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Totally transanal laparo-endoscopic single-site proctoColectomy-Ileoanal J-Pouch (TLPC-J): an experimental study of a novel approach.


Total colectomy is a common surgical procedure, which is being performed in patients with intractable ulcerative colitis and those who have familial forms of colorectal cancer such as familial adenomatous polyposis. Few disadvantages of total colectomy with ileal J-pouch anastomosis by open surgery or laparoscopic surgery via the abdominal wall include adhesive small bowel obstruction and adhesion-related infertility in women. The risk of adhesive small bowel obstruction after (sub) total colectomy is 11% within 1 year, increasing to 30% at 10 years. (1) In the past two decades, with the first laparoscopic cholecystectomy in 1987, the field of minimally invasive surgery has seen great growth. (2) Although laparoscopic surgery has been considered as a great revolution in the minimally invasive surgery, in recent years, natural orifice transluminal endoscopic surgery (NOTES), has become a novel minimal invasive approach in surgical field worldwide. Considering that a NOTES procedure could prevent the intentional puncture of the viscera (e.g., stomach, rectum, vagina, urinary bladder) and subsequent wound complications, operation-related pain and scarring, provides a possibility that traditional surgical procedures can be performed through the natural orifices. (3) Therefore, many surgeons and endoscopists have been interested to use this new method in their study. (2,4,5) TLPC-I is a novel method for avoiding abdominal wall incision for total colectomy. Consequently, we decided to introduce this as a new approach that would initially be done on an animal model and to assess its feasibility, patient safety, and possible complications. We trust that this new method may result in a fewer complications than open surgery or laparoscopy via abdominal wall.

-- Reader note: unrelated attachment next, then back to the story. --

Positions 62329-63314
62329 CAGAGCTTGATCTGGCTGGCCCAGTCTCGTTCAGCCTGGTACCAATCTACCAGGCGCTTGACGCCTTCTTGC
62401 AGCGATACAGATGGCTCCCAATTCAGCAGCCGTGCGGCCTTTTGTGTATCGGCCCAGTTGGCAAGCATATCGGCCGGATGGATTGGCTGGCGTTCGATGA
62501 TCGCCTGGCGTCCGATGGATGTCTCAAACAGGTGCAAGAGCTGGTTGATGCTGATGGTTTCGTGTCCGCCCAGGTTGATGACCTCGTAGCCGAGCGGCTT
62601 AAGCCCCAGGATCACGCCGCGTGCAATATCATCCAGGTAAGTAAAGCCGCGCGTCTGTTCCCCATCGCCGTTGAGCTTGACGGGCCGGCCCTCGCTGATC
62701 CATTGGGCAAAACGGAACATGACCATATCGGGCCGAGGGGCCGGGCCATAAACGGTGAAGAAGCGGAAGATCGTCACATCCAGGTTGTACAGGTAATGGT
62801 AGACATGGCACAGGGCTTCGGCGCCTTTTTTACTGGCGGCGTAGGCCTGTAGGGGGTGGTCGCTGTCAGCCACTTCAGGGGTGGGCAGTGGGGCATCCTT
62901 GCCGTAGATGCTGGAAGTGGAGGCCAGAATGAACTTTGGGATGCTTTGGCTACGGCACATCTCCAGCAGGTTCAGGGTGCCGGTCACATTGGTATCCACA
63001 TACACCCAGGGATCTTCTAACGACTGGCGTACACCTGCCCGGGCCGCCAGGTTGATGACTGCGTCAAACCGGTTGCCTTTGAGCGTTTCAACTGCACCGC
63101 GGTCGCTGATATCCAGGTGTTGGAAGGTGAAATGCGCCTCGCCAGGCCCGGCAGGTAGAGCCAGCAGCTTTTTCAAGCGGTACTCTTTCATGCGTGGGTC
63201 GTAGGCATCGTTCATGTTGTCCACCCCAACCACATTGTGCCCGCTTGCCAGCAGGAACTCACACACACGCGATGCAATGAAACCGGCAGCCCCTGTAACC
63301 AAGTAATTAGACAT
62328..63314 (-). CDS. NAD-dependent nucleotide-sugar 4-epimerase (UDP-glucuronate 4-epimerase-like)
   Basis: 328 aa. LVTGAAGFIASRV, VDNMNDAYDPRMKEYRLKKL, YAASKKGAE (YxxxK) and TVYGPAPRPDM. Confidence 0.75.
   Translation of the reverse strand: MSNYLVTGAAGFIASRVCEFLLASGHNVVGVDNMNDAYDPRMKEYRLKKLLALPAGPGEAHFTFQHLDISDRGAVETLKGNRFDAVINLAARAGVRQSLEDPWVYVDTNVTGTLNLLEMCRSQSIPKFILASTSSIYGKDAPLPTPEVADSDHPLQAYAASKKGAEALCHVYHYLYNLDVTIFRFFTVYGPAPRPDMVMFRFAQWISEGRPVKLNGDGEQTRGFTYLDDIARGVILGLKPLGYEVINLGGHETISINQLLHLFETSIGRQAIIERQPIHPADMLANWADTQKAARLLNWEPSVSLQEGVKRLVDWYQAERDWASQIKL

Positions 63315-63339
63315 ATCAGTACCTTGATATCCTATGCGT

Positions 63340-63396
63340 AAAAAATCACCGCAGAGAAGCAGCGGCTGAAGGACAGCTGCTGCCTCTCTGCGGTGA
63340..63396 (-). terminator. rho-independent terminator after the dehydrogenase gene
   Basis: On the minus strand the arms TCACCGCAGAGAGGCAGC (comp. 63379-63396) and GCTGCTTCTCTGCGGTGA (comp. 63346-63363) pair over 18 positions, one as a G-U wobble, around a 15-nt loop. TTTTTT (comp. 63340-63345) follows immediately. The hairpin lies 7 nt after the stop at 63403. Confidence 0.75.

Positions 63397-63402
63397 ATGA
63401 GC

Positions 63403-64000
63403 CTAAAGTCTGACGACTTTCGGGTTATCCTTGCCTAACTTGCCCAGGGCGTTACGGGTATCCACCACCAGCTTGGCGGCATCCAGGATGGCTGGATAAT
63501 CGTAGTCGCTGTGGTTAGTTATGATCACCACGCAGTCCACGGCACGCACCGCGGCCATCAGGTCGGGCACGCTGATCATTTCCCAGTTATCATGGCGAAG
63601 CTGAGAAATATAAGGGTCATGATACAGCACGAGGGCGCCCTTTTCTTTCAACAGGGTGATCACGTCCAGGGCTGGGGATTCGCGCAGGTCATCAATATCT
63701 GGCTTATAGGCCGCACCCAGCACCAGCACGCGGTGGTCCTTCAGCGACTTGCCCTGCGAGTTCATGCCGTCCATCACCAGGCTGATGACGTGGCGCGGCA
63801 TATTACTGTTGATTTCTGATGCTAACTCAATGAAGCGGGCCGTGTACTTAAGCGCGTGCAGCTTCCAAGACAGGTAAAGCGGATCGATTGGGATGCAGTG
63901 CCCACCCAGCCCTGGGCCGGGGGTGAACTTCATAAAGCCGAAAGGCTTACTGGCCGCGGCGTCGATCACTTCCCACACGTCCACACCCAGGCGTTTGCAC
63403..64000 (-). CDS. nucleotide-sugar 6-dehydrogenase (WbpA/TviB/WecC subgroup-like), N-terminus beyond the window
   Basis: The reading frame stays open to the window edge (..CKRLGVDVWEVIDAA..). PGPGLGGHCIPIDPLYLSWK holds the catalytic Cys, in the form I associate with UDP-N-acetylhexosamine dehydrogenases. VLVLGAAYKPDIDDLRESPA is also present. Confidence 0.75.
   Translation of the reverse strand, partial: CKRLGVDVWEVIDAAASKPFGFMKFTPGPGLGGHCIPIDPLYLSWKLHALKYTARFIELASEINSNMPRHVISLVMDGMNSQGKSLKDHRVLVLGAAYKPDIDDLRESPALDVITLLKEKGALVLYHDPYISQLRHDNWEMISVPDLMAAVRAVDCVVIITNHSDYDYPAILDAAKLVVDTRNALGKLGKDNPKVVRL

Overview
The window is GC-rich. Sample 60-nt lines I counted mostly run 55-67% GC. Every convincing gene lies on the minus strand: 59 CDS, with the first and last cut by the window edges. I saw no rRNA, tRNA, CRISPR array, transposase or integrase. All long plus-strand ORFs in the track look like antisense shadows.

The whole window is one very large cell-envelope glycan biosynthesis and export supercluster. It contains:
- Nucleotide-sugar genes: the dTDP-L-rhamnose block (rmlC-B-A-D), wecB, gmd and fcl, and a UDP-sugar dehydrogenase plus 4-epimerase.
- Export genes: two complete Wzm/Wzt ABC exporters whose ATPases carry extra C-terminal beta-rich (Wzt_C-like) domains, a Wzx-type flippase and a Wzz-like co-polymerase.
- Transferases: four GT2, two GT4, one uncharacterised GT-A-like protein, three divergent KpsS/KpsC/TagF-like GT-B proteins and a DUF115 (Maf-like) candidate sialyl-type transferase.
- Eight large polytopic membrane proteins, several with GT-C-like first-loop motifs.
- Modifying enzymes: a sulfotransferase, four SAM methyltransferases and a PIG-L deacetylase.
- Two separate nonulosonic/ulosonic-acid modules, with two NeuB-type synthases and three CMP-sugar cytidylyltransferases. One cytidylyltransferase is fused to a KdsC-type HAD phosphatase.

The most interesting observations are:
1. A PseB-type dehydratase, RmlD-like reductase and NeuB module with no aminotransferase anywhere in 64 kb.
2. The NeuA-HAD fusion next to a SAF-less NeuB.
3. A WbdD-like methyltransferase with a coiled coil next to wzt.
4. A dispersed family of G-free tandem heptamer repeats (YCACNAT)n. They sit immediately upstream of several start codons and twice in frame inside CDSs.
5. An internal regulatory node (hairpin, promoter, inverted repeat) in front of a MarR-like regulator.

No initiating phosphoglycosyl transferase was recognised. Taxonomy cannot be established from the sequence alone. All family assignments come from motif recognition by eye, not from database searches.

Materials and Methods

Our study is a descriptive investigation that was conducted in five dogs (crossbreed), which were prepared from Laparoscopic and Minimal Invasive Surgery Research Center, Shiraz University of Medical Sciences, Shiraz, Iran. The aim was to determine the feasibility of TLPC-I as a new surgical technique, to assess the incidence and type of probable complications as well as evaluating the safety and efficacy of TLPC-I. The rectal preparation was performed by normal saline before the surgery and the prophylactic antibiotic therapy was started for 5 days. The antibiotic regimen, including cefuroxime and metronidazole was administrated intravenously as a standard protocol that is used in our animal research center. The dogs were placed in lithotomy position. The rectal mucosa was pulled out and fixed above the dentate line by stay sutures.

The TLPC instruments consisted of one 5 mm optic, one 5 mm LigaSure device and a 3 mm grasper. The TLPC-I procedure consisted of an endorectal technique with full thickness rectal dissection starting 1 cm orally from the dentate line to above the peritoneal reflection, where the rectal muscle is divided circumferentially.Then, the proximal bowel was replaced into the abdominal cavity and a TriPort system (Olympus Surgical Technologies Europe, Hamburg, Germany) was inserted into the anal canal. In order to provide a pneumopritoneum, the blue elastic ring of the TriPort was unfolded in the peritoneum without CO2 leakage. Mesenterial resection of the total colon, mobilization of a distal ileal segment and intracorporeal suture of an ileal J-loop was accomplished via transanal LESS. Thus, there was the risk of visceral innervation damage during the use of LigaSureTM (Covidien, Mansfield, MA, USA) because the dissection was continued very close to the bowel wall. The bowel perfusion was determined under direct laparoscopic observation during the division of the vessels. The mobilized ileum was reached and pulled down to the site of anastomosis. After the removal of the port, an incision in the J-loop was accomplished transanally. The J-pouch was created with an Endo-GIA[R] (Covidien, Mansfield, MA, USA) and sutured to the rectal wall. Then the dogs were monitored and their ability to pass stool and complication were reported.